GNOME 3 Shell vs Ubuntu Unity
The popular Linux distribution Ubuntu recently finalized its move to the new Unity interface, while other Linux distributions are moving to the new GNOME 3 shell. Both interfaces are remarkably different than the Linux environments you’re used to, but remarkably similar to one another. So which one is better for you? We delve down and uncover the differences between each.
Both Unity and the GNOME Shell—the default interface of GNOME 3—bring sweeping changes to the desktop, like big, icon-based app launchers, application docks, and other window management features designed for tablets and desktops alike. Unity is Ubuntu-specific, and Ubuntu 11.10 has removed the built-in option allowing you to easily switch to the classic GNOME desktop. Other Linux distributions, like Fedora, have upgraded to the new GNOME 3 Shell instead of GNOME 2. Today, we’ll look at the differences between these two new desktop environments, and help you decide which one is more likely to suit your particular needs. For an even comparison, we’ll be talking about them both from an Ubuntu standpoint, since that’s what the vast majority of Linux users have.
Both environments are remarkably similar, but with a few minor differences and features that make then each unique. The GNOME Shell is a bit more minimalistic and adventurous, while Unity keeps a few aspects of the traditional desktop around. Here’s how they break down.
Unity Has a Mac-Like Menu Bar, Dock, and a Feature-Filled App Launcher
The Desktop: Unity’s desktop is fairly similar to GNOME Classic’s, except for the large dock on the left side of the screen that replaces the old taskbar. You can still place icons on the desktop, and you can open multiple windows as usual. The title bar is now one unified menu for all your apps, like on Mac OS X: instead of having File, Edit, and other menus within each app’s window, you’ll now see them in the menu bar at the top of the screen. Each window has a close, maximize, and minimize button, and when you maximize a window, those buttons also appear on the unified menu bar. Unity has two versions: one for low-powered machines, and one designed for regular desktops that has some enhanced graphical effects (like a transparent dock). Even on a powerful machine, though, Unity can be a bit slow at times, which can bring down the overall experience.
The Dock: Unity’s dock comes with a number of apps already pinned, but you can pin any app by opening it up by right-clicking on its icon and hitting “Add to Favorites”. If the dock has more icons than your screen can fit, it will become scrollable—just mouse down to the bottom and it’ll automatically scroll down the list so you can access other apps. If you have multiple windows open in one app, you’ll see two arrows next to that app’s icon, which is nice, and clicking on it gives you an Exposé-like overview of that app’s windows.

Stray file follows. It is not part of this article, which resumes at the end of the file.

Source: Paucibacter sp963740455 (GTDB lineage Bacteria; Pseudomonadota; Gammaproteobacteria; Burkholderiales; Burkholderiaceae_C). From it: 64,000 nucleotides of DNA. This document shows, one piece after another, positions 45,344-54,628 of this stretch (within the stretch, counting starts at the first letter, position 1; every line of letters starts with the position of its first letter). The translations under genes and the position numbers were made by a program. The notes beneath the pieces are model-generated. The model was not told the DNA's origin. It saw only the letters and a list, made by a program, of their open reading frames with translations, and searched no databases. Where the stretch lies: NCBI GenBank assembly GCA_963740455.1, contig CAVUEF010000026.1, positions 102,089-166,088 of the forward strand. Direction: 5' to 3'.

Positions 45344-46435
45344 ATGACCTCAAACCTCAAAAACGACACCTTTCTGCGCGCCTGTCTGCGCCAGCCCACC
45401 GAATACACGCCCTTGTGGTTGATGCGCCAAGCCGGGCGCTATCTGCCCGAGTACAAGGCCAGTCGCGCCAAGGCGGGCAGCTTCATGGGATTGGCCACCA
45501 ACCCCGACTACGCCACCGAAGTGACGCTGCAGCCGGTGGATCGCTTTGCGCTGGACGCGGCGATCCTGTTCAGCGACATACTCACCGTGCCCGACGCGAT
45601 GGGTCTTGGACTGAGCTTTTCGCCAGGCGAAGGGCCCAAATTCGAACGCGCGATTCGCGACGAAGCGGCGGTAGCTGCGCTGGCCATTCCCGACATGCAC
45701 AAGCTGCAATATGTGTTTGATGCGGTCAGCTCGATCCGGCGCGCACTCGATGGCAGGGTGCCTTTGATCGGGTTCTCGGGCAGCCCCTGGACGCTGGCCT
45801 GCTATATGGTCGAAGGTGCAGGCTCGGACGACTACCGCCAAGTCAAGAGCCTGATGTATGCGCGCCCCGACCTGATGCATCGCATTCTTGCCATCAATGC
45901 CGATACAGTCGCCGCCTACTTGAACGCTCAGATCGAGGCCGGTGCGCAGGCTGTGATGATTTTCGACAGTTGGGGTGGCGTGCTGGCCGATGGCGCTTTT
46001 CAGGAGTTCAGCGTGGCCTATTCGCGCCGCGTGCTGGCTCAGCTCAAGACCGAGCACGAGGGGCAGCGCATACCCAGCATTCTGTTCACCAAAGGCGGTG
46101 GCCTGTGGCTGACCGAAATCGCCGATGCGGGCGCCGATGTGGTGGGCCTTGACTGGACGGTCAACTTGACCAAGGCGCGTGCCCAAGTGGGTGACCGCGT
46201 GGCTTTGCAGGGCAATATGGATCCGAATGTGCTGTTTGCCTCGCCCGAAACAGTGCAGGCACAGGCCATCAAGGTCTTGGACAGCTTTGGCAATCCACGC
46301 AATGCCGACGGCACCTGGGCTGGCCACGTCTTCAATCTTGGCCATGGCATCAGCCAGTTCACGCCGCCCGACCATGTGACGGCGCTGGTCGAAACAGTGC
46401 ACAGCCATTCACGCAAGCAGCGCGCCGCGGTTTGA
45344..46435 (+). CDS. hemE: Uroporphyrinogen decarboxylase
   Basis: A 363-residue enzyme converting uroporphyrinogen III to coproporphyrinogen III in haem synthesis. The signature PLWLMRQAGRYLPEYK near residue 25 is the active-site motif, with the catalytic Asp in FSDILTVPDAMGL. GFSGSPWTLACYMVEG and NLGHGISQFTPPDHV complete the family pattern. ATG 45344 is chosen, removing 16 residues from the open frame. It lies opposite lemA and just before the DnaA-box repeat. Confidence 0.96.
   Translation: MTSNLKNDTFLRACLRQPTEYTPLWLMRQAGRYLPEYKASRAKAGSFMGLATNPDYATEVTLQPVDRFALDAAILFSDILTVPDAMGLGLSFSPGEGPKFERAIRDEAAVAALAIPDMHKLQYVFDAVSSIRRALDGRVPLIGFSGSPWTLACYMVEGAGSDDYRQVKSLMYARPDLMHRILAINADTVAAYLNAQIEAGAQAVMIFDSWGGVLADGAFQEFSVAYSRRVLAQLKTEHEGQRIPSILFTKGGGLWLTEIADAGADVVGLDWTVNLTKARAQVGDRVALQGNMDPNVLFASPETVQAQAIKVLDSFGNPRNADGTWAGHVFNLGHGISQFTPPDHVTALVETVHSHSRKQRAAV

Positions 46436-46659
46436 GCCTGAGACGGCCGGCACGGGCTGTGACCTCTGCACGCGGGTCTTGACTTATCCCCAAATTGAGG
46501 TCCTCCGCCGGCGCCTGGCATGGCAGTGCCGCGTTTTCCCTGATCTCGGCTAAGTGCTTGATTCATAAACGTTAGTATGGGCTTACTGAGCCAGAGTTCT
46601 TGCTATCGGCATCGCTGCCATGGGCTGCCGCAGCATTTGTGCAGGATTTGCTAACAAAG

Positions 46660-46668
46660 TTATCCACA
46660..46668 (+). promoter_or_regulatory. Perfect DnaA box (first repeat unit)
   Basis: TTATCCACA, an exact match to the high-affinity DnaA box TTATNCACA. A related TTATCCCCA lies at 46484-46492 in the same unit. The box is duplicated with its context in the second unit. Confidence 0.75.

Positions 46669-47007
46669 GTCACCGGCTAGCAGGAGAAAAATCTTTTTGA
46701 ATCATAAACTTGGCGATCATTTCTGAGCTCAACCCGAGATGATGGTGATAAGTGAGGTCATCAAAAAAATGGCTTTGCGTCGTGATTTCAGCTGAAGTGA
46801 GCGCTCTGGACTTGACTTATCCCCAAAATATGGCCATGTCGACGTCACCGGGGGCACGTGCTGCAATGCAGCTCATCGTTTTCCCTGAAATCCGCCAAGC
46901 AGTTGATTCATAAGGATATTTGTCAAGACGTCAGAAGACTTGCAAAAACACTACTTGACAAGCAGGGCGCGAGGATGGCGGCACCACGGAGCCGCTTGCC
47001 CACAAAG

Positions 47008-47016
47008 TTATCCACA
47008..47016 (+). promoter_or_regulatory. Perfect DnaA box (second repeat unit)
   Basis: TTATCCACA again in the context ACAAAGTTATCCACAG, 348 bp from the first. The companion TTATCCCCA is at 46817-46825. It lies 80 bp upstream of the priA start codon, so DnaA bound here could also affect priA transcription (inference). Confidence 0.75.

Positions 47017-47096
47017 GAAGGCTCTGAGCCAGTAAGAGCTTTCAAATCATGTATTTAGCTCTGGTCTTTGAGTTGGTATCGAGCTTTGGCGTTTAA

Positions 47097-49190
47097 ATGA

Unity’s dock is sadly not movable from its left-hand position, which is very annoying (Isn’t Linux is supposed to be super customizable?). However, despite this annoyance, it does have some nice Ubuntu integration that you don’t get in the GNOME Shell—for example, you can right-click on Thunderbird’s dock icon to compose a new message or browse your address book.
The Dash: You can access Unity’s application launcher—called the Dash—by hitting the Windows key on your keyboard or by hitting the Dash icon at the top of Unity’s dock. The Dash is a panel that replaces the drop-down menus of classic GNOME. From it, you can search through all your installed apps, settings, files, or even music from one location. You don’t need to click on the search box either—just open up the Dash and start typing. It’ll even show you apps that you don’t have installed, but that you can download from the Ubuntu Software Center, which is convenient. By default, the Dash searches through your apps, though you can hit the icons across the bottom of the Dash to search through files or music through their own “lenses”. This is a pretty nice feature, and it makes the Dash pretty versatile.
It isn’t without its annoyances, though. If you manually navigate through your list of apps in the Dash, it’ll only show one line of apps in any given category. You have to hit a “More Apps” button to see the full list, which is obnoxious and unnecessary. By default, the Dash only takes up about a fourth of the screen, but you can maximize it to take up the entire screen if you wish—but it still only shows a few apps at a time, wasting all that space and making you click around more. It seems like it takes a million clicks to navigate anywhere in the Dash, so while it makes a fine application launcher, it’s far less adequate as a replacement for the old drop-down menus.
Workspaces: Unity’s workspaces work much like GNOME Classic’s. You hit the Worksace button in the dock, and you see four desktops layed out in a grid (though you can edit this number to be whatever you wish). Double click on one, and it’ll take you to that desktop, where you can open up more windows and better organize your screen real estate. None of this is very new, but Unity makes it a bit more prominent than older versions of GNOME did.
The GNOME 3 Shell Has a Minimalist Desktop, an Organized App Launcher, and a Few Extra Features